Cut the potatoes into 1-inch cubes, then place in the bowl of water to keep them from discoloring. Drain and place the cubed potatoes in a large Dutch oven; cover with 10 cups of well-salted water (1 tablespoon) and bring to a boil over high heat. Cook for 8 to 10 minutes or until the potatoes are tender but not mushy. Drain well and place in a large bowl. Add the chopped scallions, 1 teaspoon of the salt and 1 tablespoon of the oil. Set aside.
In another large bowl, combine the eggs and the remaining 1/2 teaspoon of salt. Beat just enough to break up the yolks. Add the hot potato mixture and mix well to combine. Let the mixture rest for 5 minutes, then gently fold in the crabmeat.
Use the remaining 2 tablespoons of oil to coat the bottom and sides of a well-seasoned 10-inch cast iron skillet or ovenproof nonstick skillet. Heat to the smoking point over medium-high heat, then add the egg mixture to the skillet.
Use a large spatula to push the egg mixture into the center of the pan as it starts to set, tilting the pan so that the uncooked portions flow into the space you clear as you work the spatula around the edges of the skillet. This should take about 5 minutes, or until the eggs have stopped flowing. Remove from the heat and even out the top of the tortilla, if necessary. Transfer to the top rack of the oven and bake for about 10 minutes, until a knife inserted in the center of the tortilla comes out clean. (If the eggs are not set on the top, run the pan under the broiler for 1 or 2 minutes, watching closely.) Transfer to a wire rack. Run a knife around the inside perimeter of the skillet to loosen the tortilla, then let it rest for 10 minutes.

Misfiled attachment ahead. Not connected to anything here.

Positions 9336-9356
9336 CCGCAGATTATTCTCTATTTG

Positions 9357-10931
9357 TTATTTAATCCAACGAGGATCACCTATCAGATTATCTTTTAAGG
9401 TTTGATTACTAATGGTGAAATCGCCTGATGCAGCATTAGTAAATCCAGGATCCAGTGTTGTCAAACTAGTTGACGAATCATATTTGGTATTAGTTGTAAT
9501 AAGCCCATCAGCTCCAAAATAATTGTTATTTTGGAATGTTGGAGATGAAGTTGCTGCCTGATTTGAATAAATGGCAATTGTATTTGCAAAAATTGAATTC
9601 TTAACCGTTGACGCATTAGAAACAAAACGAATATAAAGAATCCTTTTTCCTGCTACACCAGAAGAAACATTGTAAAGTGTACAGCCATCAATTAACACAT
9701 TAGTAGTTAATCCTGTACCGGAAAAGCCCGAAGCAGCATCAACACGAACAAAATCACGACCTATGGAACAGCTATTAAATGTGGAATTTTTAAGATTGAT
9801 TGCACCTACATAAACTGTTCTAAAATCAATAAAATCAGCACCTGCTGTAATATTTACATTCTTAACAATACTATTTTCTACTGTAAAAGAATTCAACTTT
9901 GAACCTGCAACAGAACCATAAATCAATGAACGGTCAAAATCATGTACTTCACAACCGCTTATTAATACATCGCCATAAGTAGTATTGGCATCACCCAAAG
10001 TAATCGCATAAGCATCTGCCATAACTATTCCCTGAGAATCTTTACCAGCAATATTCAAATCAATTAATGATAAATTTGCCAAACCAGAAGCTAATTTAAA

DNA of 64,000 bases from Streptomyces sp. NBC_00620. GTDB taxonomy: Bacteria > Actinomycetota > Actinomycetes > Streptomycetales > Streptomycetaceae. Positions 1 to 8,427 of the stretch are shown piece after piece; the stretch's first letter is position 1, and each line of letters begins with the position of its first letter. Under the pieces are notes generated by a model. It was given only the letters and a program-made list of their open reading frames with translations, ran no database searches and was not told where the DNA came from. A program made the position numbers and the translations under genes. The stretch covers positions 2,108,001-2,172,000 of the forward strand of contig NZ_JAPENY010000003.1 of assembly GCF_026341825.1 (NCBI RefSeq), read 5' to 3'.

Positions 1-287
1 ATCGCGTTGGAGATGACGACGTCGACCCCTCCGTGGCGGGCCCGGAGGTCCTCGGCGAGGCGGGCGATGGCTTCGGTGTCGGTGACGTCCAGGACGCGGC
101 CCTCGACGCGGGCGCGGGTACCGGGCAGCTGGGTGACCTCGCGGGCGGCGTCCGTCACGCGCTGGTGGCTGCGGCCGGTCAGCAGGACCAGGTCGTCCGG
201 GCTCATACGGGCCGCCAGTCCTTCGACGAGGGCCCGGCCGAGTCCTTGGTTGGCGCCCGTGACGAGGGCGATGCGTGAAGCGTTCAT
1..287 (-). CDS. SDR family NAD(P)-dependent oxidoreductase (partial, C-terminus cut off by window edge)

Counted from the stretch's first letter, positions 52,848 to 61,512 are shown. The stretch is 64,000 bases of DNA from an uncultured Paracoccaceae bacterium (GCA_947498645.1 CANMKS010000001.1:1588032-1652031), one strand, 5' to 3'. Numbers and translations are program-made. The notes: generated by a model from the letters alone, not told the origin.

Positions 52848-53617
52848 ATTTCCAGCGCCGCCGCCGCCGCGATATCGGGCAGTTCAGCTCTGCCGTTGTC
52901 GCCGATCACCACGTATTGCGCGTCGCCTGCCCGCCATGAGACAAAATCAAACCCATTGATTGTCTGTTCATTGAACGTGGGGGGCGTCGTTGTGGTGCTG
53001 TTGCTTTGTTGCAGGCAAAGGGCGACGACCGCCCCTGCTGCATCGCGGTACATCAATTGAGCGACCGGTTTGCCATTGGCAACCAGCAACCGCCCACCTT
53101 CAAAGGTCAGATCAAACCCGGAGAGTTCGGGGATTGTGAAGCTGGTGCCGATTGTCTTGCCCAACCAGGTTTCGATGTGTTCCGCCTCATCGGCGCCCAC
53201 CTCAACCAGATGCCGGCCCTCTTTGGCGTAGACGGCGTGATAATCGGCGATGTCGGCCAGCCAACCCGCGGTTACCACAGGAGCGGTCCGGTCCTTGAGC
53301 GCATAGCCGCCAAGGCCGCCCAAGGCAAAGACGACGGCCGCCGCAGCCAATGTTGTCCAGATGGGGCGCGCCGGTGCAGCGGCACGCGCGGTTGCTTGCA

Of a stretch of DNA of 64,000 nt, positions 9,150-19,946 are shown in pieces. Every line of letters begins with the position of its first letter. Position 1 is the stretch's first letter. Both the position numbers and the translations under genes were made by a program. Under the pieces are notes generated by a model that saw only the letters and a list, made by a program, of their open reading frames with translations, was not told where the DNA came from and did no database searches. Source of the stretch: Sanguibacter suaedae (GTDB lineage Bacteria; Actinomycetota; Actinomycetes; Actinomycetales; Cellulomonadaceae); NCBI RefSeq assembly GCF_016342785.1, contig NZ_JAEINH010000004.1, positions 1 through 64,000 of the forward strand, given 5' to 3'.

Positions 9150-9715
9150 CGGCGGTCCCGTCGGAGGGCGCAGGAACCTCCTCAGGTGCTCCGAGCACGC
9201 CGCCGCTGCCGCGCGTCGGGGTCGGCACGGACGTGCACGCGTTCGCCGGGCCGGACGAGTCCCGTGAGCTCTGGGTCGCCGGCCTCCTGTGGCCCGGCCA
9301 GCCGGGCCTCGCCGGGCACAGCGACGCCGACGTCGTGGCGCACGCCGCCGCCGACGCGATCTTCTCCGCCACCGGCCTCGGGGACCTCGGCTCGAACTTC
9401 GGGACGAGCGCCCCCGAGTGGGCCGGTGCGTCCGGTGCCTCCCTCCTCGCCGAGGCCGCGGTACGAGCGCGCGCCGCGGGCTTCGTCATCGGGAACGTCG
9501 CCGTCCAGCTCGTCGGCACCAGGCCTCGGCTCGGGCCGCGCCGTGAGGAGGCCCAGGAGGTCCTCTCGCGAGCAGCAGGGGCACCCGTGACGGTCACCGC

While the tortilla cools, make the Old Bay mayonnaise: Combine the lemon juice and mayonnaise in a small bowl. Add the Old Bay seasoning to taste, stirring to combine. Cover and refrigerate until ready to use.
To invert the tortilla onto a serving platter, first insert a spatula under the tortilla and work around to dislodge it from the skillet. Invert the serving platter on top of the skillet, then carefully invert both together so the tortilla drops onto the platter. Cool to room temperature and serve, or cover and refrigerate for up to 2 days. It will take about 20 minutes for the chilled tortilla to come to room temperature. Use a fine-mesh strainer to garnish the surface with smoked paprika, if desired. Cut the tortilla into slices; serve with Old Bay mayonnaise on the side.